Scholar Resources during COVID-19

While there is much we don't know about COVID-19, there's still a lot we can do to provide you with uninterrupted access to resources, support and tools to keep your academic and professional aspirations on track.

Below you'll find resources and information to help you navigate this rapidly evolving situation. Refer back often - this list of resources will grow. As we find new information and ideas to share we will keep this page updated.

Still have a question? Need to reach someone on staff? You can always find us at

Know that WSOS is here

If you are unsure about returning to school, Opportunity Scholars who are currently enrolled can submit a Leave of Absence (LOA) request in the Scholar Portal. Due to the impact of COVID-19 on colleges and universities, Scholars have the option to defer their scholarship for up to one year. While on deferment, the scholarship dollars you don’t use during your LOA will still be available when you return. Note that this differs from the traditional LOA where Scholars forfeit funding for the term they request. All LOA requests will be processed as a deferment beginning this fall. Scholars approved for deferment will automatically be reinstated after taking an LOA and are expected to return and enroll at an eligible college.

We are reminded why our state needs Scholars like you during this global pandemic and we want to do our part in supporting you by providing flexibility during these challenging times. Rest assured that when you return, Washington employers will be eager to hire you as they need STEM and health care employees now more than ever. Our hope is that by allowing Scholars to defer, we can make one less thing uncertain by ensuring that your scholarship will be here when you enroll in the next year.

Visit the Leave of Absence page to learn more about the changes for this year.

Stay informed

What we know about COVID-19 is growing swiftly thanks to an amazing community of scientists, researchers, health care experts and more who are fighting this virus on the front lines. Here are some great sources to keep you informed of the latest data, science and information.

Stay well

Remember that both your physical and mental health are important. Many of us are feeling stress and anxiety as this outbreak continues to disrupt daily lives and threaten the health, economic and physical safety and well-being of our communities. Use the resources and coping tips below to support yourself and others. Reach out for help if you or someone you know needs help.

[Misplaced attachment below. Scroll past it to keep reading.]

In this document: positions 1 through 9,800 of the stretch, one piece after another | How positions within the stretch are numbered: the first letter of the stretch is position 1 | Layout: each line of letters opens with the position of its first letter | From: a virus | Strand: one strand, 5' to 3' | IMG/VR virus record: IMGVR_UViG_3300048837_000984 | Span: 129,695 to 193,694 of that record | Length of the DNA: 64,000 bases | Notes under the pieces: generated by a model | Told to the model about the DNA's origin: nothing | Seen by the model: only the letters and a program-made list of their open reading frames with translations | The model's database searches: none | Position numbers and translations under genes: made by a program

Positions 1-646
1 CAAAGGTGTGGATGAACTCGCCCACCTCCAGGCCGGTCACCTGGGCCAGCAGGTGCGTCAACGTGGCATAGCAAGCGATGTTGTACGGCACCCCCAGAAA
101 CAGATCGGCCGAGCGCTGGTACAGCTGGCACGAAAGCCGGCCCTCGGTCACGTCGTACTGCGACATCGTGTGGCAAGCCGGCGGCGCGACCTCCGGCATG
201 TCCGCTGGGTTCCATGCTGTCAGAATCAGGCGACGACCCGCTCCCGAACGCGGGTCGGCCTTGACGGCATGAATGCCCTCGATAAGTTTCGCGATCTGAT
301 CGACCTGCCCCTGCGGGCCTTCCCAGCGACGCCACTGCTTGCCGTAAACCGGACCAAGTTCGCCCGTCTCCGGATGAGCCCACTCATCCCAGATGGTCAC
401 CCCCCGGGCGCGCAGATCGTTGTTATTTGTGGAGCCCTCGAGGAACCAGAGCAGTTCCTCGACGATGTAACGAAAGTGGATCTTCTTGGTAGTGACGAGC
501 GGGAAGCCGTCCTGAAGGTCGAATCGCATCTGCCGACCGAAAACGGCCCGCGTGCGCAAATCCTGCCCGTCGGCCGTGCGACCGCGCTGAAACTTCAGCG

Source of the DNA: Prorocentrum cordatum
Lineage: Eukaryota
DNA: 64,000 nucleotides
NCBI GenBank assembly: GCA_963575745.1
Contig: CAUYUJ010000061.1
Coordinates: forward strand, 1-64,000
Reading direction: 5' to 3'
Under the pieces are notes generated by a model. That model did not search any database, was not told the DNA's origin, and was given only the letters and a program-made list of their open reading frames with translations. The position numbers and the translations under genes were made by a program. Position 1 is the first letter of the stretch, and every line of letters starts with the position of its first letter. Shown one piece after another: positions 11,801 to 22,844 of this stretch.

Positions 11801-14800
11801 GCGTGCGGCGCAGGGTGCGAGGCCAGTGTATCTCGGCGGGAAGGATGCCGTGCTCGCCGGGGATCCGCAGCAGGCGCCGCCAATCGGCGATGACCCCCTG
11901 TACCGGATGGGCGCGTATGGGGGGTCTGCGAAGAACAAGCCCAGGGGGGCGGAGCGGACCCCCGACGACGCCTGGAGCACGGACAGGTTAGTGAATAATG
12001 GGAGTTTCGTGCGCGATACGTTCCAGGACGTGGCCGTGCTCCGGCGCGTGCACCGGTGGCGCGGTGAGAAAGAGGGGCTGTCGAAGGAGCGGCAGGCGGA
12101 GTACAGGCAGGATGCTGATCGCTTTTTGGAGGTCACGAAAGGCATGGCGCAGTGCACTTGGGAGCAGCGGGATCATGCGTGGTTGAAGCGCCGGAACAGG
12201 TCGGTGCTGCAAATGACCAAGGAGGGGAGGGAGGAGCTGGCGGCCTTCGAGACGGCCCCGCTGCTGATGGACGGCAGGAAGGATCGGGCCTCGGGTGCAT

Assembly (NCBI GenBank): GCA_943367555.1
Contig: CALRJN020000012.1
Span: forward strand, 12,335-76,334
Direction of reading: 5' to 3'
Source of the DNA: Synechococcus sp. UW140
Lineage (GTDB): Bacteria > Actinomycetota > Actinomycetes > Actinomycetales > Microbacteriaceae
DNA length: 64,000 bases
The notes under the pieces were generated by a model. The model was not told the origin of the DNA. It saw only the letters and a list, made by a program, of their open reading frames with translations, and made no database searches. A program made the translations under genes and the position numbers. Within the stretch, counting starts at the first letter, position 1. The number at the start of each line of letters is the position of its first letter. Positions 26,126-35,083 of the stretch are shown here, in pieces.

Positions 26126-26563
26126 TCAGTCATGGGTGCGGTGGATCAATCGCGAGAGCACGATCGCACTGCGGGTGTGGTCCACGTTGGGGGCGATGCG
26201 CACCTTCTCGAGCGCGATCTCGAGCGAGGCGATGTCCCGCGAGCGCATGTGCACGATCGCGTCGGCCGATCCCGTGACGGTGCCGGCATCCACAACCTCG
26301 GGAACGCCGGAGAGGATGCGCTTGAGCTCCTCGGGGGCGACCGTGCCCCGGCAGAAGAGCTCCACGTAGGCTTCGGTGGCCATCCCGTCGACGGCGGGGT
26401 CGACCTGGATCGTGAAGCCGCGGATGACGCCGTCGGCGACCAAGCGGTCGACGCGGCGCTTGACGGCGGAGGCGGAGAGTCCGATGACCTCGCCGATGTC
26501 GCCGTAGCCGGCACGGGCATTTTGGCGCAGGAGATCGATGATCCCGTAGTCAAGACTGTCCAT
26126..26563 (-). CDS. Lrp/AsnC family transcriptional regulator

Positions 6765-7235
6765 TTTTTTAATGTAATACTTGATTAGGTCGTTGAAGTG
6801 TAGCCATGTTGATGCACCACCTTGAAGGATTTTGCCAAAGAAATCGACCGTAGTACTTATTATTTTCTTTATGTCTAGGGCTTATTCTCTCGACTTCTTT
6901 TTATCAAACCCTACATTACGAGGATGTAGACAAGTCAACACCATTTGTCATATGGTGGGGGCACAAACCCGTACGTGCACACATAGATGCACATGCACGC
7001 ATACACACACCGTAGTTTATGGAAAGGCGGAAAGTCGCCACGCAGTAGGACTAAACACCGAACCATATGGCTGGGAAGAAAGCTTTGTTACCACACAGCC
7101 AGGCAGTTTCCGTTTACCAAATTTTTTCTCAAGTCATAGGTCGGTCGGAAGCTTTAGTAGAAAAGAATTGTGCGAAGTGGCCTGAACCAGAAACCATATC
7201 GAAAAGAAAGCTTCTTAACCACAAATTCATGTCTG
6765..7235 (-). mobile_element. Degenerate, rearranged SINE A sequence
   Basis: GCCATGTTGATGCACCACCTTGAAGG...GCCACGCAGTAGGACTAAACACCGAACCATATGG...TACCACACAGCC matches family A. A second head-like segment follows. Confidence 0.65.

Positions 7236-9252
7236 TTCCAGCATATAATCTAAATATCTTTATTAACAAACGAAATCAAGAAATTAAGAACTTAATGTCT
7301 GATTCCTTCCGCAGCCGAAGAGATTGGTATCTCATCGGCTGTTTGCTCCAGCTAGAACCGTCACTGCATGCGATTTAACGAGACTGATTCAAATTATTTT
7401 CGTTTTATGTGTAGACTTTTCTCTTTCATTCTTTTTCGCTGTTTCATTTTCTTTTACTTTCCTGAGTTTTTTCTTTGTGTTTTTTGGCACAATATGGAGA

• The Centers for Disease Control and Prevention (CDC) has some great tips for dealing with stress and fear caused by COVID-19
  • Anyone experiencing emotional distress related to COVID-19 can call the national Disaster Distress Helpline at 1-800-985-5990 or text TalkWithUs to 66746 to speak to a counselor
  • The Salvation Army is offering an emotional/spiritual hotline offered by pastors and emotional-care personnel for anyone who wants spiritual guidance, local services or someone to talk with during the outbreak
  • Mental Health America organized a list by subject and audience including resources for domestic violence survivors, LGBTQ+ individuals, those suffering from anxiety and more
  • The Suicide Prevention Hotline encourages those feeling emotional distress related to COVID-19 to set a limit on media consumption, connect with loved ones to talk about your feelings and get accurate health information from reputable sources
  • Ridgefield Drug & Alcohol Rehab can help you determine if you need more intensive care

Stay connected

Social distancing doesn't mean social disconnecting. While we need to stay six feet apart, use video conferencing tools to stay connected with your support system.

  • Check with your college or university to see if you can get access to the paid versions of online conference call services
  • Microsoft is offering free access to Microsoft Teams to anyone during the outbreak
  • The video conferencing platform Zoom is available for free with a 40-minute per session limit

Understand resources available to you

Colleges and universities are creating unique pages to house updates on the COVID-19 outbreak including information on housing, campus activities and resources for help. Check out your college or university's site from the links below to get information specific to your community!

Additionally, the Washington Student Achievement Council (WSAC) has a directory of COVID-19 resources; their page outlines options for student support resources for meeting basic needs as well as resources for undocumented students.

Find the food assistance that's right for you, if you need it